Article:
7. Michael Winslow. Not a particularly bad appearance–the sound effect guy from Police Academy pretty much has Pop Culture carte blanche for the rest of his life, and it’s a natural fit–but I can’t help but feel that he’s just kind of phoning it in here. His car sound effects aren’t particularly convincing, and the beatboxing and simulated hip-hop he closes the commercial with, meant to apprxoimate the sound of the customer’s car radio turning on, don’t sound like they’d be coming from that guy’s car stereo at all. Maybe if he had done his best Glenn Campbell impersonation.
6. Little Richard. A little Little Richard definitely goes a long way, so this commercial quickly outwore its welcome back when it was in heavy rotation. That said, watching this wide-eyed, falsetto’d lunatic is almost always a pleasure, and his “MASHED POTATOES, GRAVY, AND CAH-RANNNBERRY SAUCE!!!” is practically “Tutti Frutti”-worthy. Perhaps the best part comes before he even says anything, watching him quietly sip a cup of coffee. First time I’ve seen Little Richard silent and stationary for, like, at least five seconds. He almost looks human.
5. Burt Bacharach. This one’d be higher, probably, except I only watched it for the first time tonight. Don’t know why this one never quite caught on the way the others have, but it’s easily worthy of the list’s top half. The smooth sound of Bacharach’s piano is always appreciated, and the lyrics (“I hope I never get hit…IN THE REAAAARRRR…again…“) are appropriately inappopriate. Bacharach also behaves vaguely autistic throughout, which for some reason greatly adds to the commercial’s appeal.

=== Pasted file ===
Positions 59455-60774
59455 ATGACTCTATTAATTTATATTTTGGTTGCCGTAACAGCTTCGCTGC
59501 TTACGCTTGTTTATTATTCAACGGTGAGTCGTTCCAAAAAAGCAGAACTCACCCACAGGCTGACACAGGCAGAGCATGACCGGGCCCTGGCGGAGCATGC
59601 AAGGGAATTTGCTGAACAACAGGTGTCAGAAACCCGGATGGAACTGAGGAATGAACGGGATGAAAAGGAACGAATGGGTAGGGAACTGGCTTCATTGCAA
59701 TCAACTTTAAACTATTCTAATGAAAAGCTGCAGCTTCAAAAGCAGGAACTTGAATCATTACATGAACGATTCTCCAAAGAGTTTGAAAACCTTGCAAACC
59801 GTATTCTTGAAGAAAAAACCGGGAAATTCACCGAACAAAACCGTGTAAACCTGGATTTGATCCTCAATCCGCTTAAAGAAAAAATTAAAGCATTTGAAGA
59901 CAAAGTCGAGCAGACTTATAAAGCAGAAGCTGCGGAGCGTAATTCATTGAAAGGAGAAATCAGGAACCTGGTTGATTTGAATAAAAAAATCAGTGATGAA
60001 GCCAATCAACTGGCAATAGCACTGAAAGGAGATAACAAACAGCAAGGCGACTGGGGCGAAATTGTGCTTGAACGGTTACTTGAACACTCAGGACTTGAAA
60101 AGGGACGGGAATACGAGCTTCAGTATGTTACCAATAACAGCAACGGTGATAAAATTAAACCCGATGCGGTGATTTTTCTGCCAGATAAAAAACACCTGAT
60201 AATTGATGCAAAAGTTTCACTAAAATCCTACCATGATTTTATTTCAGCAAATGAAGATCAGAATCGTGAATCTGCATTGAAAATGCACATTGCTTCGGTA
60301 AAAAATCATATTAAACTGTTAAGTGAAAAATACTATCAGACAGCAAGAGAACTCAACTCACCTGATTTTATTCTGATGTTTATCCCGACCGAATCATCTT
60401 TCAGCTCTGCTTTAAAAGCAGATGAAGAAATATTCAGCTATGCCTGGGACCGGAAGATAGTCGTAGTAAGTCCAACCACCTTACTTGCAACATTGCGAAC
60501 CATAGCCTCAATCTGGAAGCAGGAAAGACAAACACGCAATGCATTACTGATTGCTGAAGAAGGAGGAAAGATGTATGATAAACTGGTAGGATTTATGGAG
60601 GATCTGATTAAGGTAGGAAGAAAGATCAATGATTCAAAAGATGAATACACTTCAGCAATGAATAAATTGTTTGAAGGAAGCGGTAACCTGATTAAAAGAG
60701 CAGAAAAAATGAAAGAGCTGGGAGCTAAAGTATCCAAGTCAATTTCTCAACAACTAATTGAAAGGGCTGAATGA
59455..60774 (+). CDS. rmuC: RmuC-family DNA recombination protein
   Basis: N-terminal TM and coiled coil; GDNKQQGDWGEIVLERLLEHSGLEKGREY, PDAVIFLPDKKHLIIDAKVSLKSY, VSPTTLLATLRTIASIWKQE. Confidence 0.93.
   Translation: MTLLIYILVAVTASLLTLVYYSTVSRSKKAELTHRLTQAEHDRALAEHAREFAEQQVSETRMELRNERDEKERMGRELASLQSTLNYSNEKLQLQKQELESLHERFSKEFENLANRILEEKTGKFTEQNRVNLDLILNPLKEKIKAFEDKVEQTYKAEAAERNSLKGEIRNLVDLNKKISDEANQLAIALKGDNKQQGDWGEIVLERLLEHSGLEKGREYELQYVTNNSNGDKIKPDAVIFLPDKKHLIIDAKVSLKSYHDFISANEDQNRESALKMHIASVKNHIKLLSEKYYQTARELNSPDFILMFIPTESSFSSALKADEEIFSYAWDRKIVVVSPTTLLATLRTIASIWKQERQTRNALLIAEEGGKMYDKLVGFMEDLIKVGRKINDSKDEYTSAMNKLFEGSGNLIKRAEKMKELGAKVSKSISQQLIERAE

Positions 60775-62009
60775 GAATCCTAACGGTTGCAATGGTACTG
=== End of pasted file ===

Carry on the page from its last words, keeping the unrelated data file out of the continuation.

4. Peter Graves. Once again, should maybe be a slot or two higher, but before this commercial, I didn’t really have much of a read on who exactly Peter Graves was (yeah, I know, I’ve been meaning to watch those Mission: Impossible reruns I see on the American Life Network every now and then). Still, his delivery of the commercial’s key line (“I was one verrry lucky woman”) and the awkward pause afterwards is practically flawless. Points to the customer for keeping a straight, even unimpressed, face throughout.
3. Peter Frampton. Of all the GEICO celebrity commercials, this one might have the most lingering effect in my Pop Culture consciousness. Now I can’t hear a Frampton song on the radio, or discuss him in casual conversation (which, in my world, happens probably way more than it should) without cupping my hands to my mouth and muttering “NOT-A-GREAT-WAYYY-TO-START-THE-MOR-NING…” or “I-WAN-TED-TO-PULL-MY-HAAAAIIIRR-OUU-U-UTTT…” Only thing keeping this from taking top honors is the bit where he works in a strained “Do You Feel Like We Do” reference, as if to remind audiences what he’s famous for. The talk box’ll do just fine, thanks.
2. The Pips. This one I think probably best achieves the idea of what GEICO was going for the whole time with this campaign–the mild but undeniable novelty of a bona fide Pop Cutlure icon (which the three Pips collectively add up to, I figure) doing what they’re famous for and using it to enhance a simple story of GEICO’s effectiveness. Plus, it definitely shares with the Frampton one the tendency to get stuck in your head beyond TV watching hours (I’ve been known to unconsciously drop a “WOO-OOH, FENDER BENDER” into accident-related conversation from time to time), and teaches these Amy Winehouse-bred kids a thing or two about what real male backing vocals should sound like.
1. Don LaFontaine. “Who?” Exactly. This gets the #1 if only by sheer virtue of it finally teaching me the name of one of the all-time That Guys, given an even further That Guy mythology by the fact that I would never have known before what he even looked like. Don is of course “That Guy from the Movie Previews,” perhaps best known for his “IN A WORLD…” introductory catchphrase, whose trademark intonation simply could not be further perfected. The introductory “IN A WORLD…WHERE BOTH OF OUR CARS WERE UNDERWATER,” coupled with LaFontaine’s dramatic hand motion, seals this one right from the outset. If only they were all of this quality.